He and a student from his lab, Supun Randeni, were among those aboard the research vessel (R/V) Joanne Daiber, from which a Gavia autonomous underwater vehicle would be launched. The instrument can measure the seafloor, dissolved oxygen, temperature, salinity, turbidity and chlorophyll, among other things.
Regular cameras would not be too useful in these waters, Forrest said, where visibility was probably a meter at most. In Lake Tahoe, it's more like 30 meters.
"The turbid waters of our coast means we don't know what lies beneath," Trembanis said. "Autonomous systems open up many platforms.... And you can take risks that you can't take with people."
‘Mowing the lawn’
The robotics also relieve humans of the monotony of hours and hours of observation. They move in programmed grid formation – "mowing the lawn," Trembanis calls it – to reach every portion of the survey area, including the marsh, the dunes and the offshore areas.
Forrest's student had opportunity to test a method he had developed to measure the influence currents have on the autonomous devices, a method Trembanis said proved immediately helpful.
"The data has proved useful as it is now allowing us to generate new measurements from our previous missions of what the currents were like in the bay that moved the AUVs around as they swam under water," he said. "This is a great example of how the opportunity of bootcamp allows us to leverage the collective expertise of our attendees and enhance the mapping effort."
On the beach, biologist Andrew Keppel and Luis Rodriguez of the Naval Academy were launching an EcoMapper – another autonomous underwater instrument – that uses side-scan sonar to explore the seafloor and characterize conditions and objects there. They worked with Tor Inge Loenmo of Oslo, Norway, who now is an exchange student at the University of New Hampshire.
Watching these instruments at work isn't the thrilling part of this mission. More often than not, they are underwater or a long way off.
"The only thing more exciting than seeing sub-sea robots work is watching grass grow," Trembanis said with a grin.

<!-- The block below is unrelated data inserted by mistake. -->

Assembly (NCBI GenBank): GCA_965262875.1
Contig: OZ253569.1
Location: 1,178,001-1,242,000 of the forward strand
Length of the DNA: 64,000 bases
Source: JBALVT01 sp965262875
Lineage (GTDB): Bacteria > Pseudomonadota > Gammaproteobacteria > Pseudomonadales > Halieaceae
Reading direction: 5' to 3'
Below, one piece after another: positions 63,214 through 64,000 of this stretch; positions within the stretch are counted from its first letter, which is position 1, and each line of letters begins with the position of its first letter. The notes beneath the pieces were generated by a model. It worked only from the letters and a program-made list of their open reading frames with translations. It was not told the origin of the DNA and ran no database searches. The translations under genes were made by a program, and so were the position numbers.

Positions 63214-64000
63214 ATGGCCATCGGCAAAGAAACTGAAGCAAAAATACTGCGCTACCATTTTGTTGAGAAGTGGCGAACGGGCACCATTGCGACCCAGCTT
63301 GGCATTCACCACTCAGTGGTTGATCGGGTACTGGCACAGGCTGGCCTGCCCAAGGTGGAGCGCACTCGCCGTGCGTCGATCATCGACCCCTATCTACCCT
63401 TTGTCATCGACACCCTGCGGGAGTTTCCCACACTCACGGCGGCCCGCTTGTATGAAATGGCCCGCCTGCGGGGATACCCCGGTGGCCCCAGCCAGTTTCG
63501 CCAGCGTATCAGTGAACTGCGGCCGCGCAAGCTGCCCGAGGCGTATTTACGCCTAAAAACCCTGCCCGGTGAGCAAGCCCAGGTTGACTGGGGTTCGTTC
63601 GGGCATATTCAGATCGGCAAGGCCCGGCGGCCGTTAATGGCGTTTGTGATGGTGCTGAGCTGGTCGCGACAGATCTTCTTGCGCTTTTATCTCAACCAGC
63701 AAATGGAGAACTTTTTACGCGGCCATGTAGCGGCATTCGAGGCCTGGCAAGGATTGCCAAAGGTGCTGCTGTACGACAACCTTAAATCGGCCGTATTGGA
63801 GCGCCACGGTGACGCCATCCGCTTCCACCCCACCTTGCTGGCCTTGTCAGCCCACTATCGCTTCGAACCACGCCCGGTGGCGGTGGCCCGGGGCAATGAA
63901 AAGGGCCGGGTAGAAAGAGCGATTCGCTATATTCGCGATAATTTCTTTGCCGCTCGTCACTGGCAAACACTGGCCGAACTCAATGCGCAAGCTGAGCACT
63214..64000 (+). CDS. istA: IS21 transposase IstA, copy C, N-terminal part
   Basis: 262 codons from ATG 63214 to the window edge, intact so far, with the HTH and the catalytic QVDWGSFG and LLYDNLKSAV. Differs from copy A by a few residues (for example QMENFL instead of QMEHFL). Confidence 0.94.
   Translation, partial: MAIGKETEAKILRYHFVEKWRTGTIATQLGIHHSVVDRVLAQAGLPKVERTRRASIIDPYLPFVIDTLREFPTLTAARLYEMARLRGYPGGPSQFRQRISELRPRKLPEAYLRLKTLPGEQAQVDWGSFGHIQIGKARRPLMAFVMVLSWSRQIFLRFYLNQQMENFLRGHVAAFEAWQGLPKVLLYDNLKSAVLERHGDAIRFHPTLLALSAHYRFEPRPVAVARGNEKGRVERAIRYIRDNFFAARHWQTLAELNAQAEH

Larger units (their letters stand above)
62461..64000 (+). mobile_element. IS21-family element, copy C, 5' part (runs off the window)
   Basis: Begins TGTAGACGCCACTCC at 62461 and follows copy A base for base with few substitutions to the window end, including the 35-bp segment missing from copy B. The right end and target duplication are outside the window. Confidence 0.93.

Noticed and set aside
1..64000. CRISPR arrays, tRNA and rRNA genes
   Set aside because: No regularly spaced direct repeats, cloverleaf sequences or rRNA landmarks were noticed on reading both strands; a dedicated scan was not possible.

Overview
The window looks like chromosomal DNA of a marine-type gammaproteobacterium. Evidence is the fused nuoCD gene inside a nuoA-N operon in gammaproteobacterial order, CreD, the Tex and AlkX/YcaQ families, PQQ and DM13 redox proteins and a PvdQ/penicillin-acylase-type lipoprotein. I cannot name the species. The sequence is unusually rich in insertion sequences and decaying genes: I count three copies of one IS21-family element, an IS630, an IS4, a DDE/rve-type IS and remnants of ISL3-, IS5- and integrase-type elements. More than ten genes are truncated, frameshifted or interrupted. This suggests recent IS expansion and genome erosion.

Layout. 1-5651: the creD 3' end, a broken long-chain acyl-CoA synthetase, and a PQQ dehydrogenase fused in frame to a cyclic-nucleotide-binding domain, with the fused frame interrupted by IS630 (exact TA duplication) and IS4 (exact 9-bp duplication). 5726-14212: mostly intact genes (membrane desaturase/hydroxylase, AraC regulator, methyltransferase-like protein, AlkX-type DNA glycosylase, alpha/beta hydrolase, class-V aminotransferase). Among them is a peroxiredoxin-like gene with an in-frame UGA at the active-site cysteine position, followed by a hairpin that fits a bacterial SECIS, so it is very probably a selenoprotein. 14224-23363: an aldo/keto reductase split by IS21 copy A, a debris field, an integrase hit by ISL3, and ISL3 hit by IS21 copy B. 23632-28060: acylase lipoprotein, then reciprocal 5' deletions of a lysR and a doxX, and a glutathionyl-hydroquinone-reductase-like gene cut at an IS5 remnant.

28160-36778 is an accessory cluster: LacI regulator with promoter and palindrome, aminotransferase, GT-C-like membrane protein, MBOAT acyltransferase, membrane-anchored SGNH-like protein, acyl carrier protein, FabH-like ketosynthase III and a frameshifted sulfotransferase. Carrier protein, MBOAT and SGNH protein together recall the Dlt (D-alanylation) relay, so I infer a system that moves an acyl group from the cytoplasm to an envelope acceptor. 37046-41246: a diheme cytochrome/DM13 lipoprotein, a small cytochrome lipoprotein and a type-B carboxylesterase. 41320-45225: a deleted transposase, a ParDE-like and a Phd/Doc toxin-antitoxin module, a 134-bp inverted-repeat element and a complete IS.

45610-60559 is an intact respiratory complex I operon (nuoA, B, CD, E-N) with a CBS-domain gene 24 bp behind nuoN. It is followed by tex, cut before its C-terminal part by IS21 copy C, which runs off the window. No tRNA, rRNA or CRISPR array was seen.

What is truly fascinating is seeing what those robots bring home – layers of data in unprecedented detail – and then using that new information to improve future response to storms and prevention of damage.
Stephanie Dohner of Englewood, Ohio, a first-year doctoral student in Trembanis' lab, is working on predictive models that draw from the collected data.
"I am learning very quickly how incredibly fun it is to be in a marsh and the next day be on the beach, and that I can incorporate kayaking into my research – always a great day," she said. "Part of the project is creating a monitoring system for those who don't do this all the time, for local municipalities to take control of their area and be able to document it."
Mark Ryan and his son, Kyle, of Lewes-based Ryan Media brought tethered drones to document the work and demonstrate the capacities their equipment could offer.
"This is world class what's happening here," Mark Ryan said of the bootcamp. "Art is out front of everybody that we're aware of. He's a visionary and our industry needs one. He's masterful in choreographing the art and science of what is required for this. The science is obvious, but the art is in assembling a team that is going to integrate and be inclusive and produce the holistic results."
And make plans for the future, wherever it may lead.
"We learned and witnessed that many exciting opportunities exist for students to engage and discover project and career challenges in the field of environmental robotics and highlighted the unique capacity of the UD Robotics Discovery Lab in being able to host and facilitate a unique workshop like this," Trembanis said.
Used at bootcamp
Vessels and technology in use throughout the week included:
• Research vessels Daiber and Dogfish;
• Baysport boat;
• Teledyne Z-Boat;
• Scout kayaks (3);
• Autonomous underwater vehicles: Gavia, EcoMapper, REMUS and Slocum Glider;
• ATOM 4000 tethered drone;
• Unmanned aerial systems and unmanned aerial vehicles: DJI Phantom 3, SenseFly eBee, InfiniteJib/HyPack Nexus 800;
• RGB (red green blue) camera;
• NIR (near infrared) camera; and
• LiDAR (Light Detection and Ranging) equipment.